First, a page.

In “Correspondence,” her first solo show in Los Angeles, German artist Martina Sauter brings a method she’s employed for some time to a city that is uniquely situated to appreciate it. In each of the show’s 21 photographic works, Sauter pieces together a pair of images: a grainy still, taken off a television screen, from one of three films — "The Black Dahlia," "The Trial" and "The Piano Teacher" — and an image taken somewhere in the vicinity of the artist’s studio.
Both generally depict transitional spaces and nondescript architectural details like doors, corners, hallways and stairs. One image layers over the other, the seam between them so inconspicuous in most cases that you would miss it, were the uppermost image not raised a fraction of an inch above the lower.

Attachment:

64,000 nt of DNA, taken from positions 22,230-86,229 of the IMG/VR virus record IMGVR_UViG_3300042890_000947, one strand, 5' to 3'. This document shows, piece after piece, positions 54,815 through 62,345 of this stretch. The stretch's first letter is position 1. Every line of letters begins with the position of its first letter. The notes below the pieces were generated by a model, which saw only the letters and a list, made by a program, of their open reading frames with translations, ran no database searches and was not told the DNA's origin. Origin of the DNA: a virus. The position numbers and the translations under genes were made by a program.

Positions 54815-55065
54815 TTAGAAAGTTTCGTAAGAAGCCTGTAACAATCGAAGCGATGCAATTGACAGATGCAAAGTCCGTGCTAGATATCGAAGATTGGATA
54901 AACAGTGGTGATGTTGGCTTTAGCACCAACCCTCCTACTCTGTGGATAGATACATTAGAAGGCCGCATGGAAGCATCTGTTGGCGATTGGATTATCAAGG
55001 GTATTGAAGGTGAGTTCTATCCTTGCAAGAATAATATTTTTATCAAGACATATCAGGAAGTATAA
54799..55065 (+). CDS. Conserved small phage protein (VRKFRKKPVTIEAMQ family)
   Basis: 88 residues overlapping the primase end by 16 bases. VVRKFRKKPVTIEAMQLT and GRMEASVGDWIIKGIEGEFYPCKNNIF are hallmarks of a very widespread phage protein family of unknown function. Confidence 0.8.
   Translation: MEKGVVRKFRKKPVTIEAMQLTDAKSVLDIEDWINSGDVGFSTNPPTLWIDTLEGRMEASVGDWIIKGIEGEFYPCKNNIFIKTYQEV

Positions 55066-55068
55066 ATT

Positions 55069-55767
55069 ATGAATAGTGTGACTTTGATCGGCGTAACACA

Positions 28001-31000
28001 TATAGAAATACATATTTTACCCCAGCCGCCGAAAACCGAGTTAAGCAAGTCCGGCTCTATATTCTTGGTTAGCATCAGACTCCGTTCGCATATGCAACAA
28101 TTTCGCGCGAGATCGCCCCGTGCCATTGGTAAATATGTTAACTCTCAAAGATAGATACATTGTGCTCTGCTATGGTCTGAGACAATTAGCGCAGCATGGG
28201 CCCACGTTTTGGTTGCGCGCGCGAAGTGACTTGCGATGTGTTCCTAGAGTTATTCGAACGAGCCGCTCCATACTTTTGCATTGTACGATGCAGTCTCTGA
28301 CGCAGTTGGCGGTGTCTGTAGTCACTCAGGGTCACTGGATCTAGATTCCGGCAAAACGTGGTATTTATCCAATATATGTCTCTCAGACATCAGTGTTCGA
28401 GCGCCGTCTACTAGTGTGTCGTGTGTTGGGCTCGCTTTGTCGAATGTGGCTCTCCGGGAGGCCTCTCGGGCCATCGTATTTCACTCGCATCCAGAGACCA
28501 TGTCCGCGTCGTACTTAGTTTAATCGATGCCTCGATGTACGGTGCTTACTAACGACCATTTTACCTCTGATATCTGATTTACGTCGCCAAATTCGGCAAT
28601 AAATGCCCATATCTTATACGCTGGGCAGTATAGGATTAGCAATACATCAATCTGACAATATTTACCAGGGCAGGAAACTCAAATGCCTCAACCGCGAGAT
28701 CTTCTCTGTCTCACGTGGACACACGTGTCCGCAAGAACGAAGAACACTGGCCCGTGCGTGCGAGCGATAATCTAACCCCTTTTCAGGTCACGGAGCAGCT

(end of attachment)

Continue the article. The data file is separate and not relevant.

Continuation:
The appeal of the work — which is consistently intriguing, if short of dazzling — lies in the mysterious mingling of real and fictive space, and the clever play of pictorial planes. Iconic as these films may be, it is all but impossible to root the images in the fabric of a narrative; they appear rather as muddled figments: part story, part memory, part place, part photograph. The most striking compositions are flattened nearly to abstraction, an originally indexical document reduced to jostling registers of ochre-tinted color.
It is a technique that assumes a particular resonance in Los Angeles, where actual space and filmic space — reality, photography and imagination — are routinely interwoven.
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